Admission Price: Free to attend, please register
Speaker: Professor Amnon Reichman, University of Haifa.
Proportionality is a cornerstone in public law. The doctrine has been adopted in many western democracies (save for the United States) and has been widely seen as the new Lingua Franca. The structure it provides guides legislatures, executives, and ultimately judges, in determining whether an infringement of protected human rights may nonetheless be justified under the circumstances, and thus tolerated. The doctrine is therefore hailed as providing a coherent way for balancing human rights and paramount public interests (or conflicting human rights). However, as the Israeli case reveals, the doctrine may yield some unintended consequences as well. While thus far criticism has focused on the discretion the doctrine bestows upon judges in assessing the relative strength of the public interest under consideration (including the existence of other, less restrictive means to achieve the governmental goals), the Israeli case demonstrates that the doctrine may also affect other aspects of public law. The presentation will address the effect of the doctrine on the analysis of the legal vires (competence) of administrative agencies, on threshold doctrines such as ripeness, on evidentiary onus and on remedies (in particular, relative voidness).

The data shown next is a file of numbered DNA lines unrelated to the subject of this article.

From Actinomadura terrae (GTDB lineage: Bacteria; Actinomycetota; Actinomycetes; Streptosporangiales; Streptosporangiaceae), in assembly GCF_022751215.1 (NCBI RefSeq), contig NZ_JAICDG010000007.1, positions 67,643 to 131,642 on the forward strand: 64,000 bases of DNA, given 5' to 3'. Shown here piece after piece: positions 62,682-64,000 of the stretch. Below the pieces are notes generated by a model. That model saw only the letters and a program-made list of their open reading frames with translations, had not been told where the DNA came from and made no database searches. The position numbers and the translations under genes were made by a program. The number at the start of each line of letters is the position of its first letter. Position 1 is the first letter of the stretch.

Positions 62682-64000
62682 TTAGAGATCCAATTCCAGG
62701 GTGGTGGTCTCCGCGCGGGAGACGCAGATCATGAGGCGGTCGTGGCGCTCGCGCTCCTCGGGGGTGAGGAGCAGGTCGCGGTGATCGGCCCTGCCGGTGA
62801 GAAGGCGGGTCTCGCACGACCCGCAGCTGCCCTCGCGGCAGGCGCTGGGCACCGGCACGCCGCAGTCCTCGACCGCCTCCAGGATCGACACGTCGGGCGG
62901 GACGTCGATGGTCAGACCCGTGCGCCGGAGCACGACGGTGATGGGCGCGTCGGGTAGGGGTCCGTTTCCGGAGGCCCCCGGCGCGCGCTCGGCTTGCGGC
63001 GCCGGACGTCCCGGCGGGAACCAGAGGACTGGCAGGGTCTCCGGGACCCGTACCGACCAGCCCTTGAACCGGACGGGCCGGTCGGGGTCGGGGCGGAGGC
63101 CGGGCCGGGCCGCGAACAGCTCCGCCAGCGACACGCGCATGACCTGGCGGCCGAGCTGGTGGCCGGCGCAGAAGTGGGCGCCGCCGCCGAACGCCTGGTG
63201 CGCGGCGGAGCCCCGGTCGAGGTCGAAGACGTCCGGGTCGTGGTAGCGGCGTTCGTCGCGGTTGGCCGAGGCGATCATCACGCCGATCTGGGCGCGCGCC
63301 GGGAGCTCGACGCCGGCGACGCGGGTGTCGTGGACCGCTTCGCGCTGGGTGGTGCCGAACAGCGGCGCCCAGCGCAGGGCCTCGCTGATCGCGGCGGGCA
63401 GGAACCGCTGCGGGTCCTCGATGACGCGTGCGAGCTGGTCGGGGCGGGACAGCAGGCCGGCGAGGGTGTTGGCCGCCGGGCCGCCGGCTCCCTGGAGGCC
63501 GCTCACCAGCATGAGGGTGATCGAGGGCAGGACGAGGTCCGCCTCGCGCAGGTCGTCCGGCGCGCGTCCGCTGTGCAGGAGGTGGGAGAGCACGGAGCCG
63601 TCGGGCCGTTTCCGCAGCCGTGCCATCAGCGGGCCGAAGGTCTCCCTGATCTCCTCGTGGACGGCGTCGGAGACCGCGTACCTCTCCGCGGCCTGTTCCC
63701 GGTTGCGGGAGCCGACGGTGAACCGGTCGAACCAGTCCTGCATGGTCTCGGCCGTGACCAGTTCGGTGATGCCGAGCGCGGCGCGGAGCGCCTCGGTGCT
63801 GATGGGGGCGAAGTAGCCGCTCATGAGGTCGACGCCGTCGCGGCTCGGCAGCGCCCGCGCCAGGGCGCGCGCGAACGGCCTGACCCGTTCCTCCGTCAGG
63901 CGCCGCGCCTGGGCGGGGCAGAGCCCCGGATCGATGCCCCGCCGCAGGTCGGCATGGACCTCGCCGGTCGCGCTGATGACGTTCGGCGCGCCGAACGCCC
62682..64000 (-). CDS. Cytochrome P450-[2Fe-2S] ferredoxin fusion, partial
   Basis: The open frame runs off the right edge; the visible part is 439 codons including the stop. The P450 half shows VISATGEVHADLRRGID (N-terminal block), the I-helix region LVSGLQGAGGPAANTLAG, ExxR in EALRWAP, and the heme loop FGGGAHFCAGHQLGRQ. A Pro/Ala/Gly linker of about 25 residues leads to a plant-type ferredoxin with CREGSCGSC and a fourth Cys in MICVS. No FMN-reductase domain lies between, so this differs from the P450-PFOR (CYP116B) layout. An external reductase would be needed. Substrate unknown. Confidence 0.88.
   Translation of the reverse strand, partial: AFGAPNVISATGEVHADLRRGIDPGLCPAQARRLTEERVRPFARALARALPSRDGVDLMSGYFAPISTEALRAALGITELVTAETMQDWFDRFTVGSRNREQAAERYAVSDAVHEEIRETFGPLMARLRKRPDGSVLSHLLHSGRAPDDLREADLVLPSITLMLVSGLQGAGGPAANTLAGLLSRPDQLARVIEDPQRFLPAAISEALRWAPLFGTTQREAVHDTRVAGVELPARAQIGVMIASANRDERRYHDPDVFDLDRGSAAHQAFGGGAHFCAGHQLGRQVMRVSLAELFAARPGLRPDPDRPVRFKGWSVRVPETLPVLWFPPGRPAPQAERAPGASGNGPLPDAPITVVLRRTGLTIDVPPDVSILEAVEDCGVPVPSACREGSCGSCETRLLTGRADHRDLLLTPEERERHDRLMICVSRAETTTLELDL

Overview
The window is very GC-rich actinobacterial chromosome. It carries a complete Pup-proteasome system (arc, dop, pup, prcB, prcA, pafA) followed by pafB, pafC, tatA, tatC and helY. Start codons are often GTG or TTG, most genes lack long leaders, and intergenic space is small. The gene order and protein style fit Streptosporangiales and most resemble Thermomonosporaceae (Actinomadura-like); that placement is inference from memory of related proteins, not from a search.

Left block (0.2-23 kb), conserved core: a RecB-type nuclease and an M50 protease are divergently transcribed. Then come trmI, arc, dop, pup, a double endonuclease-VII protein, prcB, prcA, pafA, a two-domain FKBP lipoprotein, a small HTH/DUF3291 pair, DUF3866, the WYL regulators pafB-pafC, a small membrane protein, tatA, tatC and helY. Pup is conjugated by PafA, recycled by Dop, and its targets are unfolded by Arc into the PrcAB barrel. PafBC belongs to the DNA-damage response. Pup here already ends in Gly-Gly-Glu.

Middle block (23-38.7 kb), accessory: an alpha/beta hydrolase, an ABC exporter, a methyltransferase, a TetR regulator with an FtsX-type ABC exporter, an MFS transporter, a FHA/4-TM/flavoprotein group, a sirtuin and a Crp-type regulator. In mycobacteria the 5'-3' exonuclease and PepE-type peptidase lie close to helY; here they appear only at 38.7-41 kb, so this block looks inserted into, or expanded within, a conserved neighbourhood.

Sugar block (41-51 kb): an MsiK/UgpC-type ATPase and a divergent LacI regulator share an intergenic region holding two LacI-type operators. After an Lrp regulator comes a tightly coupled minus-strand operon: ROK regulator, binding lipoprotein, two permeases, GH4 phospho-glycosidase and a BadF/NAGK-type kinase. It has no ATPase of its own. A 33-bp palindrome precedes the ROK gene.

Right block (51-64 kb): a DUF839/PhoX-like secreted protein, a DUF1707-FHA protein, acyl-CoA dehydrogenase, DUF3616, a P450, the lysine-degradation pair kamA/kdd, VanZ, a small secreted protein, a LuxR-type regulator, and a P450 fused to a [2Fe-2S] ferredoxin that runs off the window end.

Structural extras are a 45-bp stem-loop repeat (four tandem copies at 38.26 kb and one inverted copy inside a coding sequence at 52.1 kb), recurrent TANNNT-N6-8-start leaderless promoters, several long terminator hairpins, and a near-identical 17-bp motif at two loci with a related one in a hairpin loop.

Professor Amnon Reichman is an associate professor at the faculty of law, University of Haifa. He is the director of the Research Forum for the Study of the Rule of Law, and a member of the Minerva Center for the Study of the Rule of Law Under Extreme Conditions. His main areas of expertise are constitutional law and administrative law (Israeli and comparative), theories of interpretation, regulation, and law and society (including law and culture).
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1.00pm - 3.00pmWednesday 2nd March 2016